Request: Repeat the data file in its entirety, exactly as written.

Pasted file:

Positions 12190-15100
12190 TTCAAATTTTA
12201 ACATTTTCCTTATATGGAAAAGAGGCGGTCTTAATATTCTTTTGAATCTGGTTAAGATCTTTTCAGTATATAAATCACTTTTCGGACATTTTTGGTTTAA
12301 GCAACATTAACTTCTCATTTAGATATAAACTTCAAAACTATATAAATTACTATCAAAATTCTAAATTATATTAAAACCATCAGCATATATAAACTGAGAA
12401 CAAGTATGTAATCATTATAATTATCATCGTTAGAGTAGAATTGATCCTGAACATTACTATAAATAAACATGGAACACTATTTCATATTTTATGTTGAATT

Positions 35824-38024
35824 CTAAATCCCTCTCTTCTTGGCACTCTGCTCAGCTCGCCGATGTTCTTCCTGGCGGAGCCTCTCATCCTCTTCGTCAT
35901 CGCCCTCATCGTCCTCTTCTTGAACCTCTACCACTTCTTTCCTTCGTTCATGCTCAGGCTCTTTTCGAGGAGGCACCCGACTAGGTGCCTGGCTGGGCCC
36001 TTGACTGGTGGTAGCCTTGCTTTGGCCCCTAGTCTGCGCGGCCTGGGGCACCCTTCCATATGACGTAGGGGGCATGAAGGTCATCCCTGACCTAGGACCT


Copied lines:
Positions 12190-15100
12190 TTCAAATTTTA
12201 ACATTTTCCTTATATGGAAAAGAGGCGGTCTTAATATTCTTTTGAATCTGGTTAAGATCTTTTCAGTATATAAATCACTTTTCGGACATTTTTGGTTTAA
12301 GCAACATTAACTTCTCATTTAGATATAAACTTCAAAACTATATAAATTACTATCAAAATTCTAAATTATATTAAAACCATCAGCATATATAAACTGAGAA
12401 CAAGTATGTAATCATTATAATTATCATCGTTAGAGTAGAATTGATCCTGAACATTACTATAAATAAACATGGAACACTATTTCATATTTTATGTTGAATT

Positions 35824-38024
35824 CTAAATCCCTCTCTTCTTGGCACTCTGCTCAGCTCGCCGATGTTCTTCCTGGCGGAGCCTCTCATCCTCTTCGTCAT
35901 CGCCCTCATCGTCCTCTTCTTGAACCTCTACCACTTCTTTCCTTCGTTCATGCTCAGGCTCTTTTCGAGGAGGCACCCGACTAGGTGCCTGGCTGGGCCC
36001 TTGACTGGTGGTAGCCTTGCTTTGGCCCCTAGTCTGCGCGGCCTGGGGCACCCTTCCATATGACGTAGGGGGCATGAAGGTCATCCCTGACCTAGGACCT